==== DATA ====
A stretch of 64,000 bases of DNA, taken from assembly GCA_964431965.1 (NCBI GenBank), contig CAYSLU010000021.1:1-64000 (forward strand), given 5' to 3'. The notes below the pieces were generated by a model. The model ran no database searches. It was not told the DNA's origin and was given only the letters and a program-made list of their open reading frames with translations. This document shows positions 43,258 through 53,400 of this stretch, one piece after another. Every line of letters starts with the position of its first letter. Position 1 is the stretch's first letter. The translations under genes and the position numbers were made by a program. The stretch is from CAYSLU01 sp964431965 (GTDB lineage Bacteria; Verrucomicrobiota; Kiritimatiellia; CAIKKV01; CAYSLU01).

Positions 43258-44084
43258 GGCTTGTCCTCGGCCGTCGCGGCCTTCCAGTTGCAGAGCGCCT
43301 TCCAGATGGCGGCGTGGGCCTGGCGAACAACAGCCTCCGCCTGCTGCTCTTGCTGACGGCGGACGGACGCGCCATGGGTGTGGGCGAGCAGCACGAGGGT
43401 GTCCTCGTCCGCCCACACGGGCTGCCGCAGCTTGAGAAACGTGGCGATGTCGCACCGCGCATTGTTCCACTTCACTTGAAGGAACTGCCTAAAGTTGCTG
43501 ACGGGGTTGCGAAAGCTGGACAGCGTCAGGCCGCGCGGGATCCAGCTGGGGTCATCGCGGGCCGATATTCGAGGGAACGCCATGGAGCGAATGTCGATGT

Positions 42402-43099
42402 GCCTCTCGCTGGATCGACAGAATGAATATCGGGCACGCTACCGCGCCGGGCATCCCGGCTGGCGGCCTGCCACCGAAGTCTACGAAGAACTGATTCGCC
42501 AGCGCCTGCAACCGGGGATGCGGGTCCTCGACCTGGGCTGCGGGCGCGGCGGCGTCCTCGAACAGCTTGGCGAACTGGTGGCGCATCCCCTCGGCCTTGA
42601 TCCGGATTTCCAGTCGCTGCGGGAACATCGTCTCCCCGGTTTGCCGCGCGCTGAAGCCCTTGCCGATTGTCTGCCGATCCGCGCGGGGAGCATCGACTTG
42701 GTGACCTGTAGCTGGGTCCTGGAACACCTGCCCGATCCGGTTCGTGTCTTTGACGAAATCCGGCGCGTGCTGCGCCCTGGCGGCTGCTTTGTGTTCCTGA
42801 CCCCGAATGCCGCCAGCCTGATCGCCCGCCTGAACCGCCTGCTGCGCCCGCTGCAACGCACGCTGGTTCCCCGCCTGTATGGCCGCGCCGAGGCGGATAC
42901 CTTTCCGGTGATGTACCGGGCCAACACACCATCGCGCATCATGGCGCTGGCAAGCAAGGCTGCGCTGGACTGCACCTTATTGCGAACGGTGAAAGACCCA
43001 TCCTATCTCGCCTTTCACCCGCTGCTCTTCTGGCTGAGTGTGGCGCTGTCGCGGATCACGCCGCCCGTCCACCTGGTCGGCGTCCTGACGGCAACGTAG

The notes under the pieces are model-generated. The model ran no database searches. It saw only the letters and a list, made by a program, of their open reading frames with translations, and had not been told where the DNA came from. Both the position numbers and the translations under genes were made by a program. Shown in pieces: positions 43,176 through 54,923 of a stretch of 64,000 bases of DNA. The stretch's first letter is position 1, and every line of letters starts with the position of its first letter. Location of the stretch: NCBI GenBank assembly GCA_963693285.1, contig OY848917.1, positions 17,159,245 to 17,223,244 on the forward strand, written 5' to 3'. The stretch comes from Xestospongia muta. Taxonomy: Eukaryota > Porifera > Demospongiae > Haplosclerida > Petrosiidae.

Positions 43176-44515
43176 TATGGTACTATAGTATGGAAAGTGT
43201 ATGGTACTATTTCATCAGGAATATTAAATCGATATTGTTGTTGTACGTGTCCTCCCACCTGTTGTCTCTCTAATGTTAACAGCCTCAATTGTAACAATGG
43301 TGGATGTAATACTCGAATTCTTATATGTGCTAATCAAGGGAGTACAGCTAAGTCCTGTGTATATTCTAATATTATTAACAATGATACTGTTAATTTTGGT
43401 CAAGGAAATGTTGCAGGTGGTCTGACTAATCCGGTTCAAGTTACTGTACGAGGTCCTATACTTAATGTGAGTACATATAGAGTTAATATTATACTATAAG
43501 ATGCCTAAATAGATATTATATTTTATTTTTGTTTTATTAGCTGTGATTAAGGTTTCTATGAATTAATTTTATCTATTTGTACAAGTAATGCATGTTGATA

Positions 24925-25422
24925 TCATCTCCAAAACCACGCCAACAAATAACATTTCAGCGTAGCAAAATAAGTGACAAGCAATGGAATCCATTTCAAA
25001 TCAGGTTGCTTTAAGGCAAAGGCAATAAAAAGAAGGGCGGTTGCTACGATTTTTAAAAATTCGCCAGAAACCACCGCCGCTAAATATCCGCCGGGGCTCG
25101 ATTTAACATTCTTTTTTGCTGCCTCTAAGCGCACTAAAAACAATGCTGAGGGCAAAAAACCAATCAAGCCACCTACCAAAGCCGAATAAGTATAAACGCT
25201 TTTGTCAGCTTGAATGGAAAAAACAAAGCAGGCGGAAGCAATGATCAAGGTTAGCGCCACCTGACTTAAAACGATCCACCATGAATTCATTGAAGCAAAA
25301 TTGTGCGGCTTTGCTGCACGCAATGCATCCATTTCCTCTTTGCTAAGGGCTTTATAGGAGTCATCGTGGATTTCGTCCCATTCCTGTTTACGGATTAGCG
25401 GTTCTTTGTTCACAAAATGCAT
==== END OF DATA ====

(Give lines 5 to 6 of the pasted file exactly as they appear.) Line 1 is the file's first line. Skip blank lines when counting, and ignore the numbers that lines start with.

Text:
43401 GTCCTCGTCCGCCCACACGGGCTGCCGCAGCTTGAGAAACGTGGCGATGTCGCACCGCGCATTGTTCCACTTCACTTGAAGGAACTGCCTAAAGTTGCTG
43501 ACGGGGTTGCGAAAGCTGGACAGCGTCAGGCCGCGCGGGATCCAGCTGGGGTCATCGCGGGCCGATATTCGAGGGAACGCCATGGAGCGAATGTCGATGT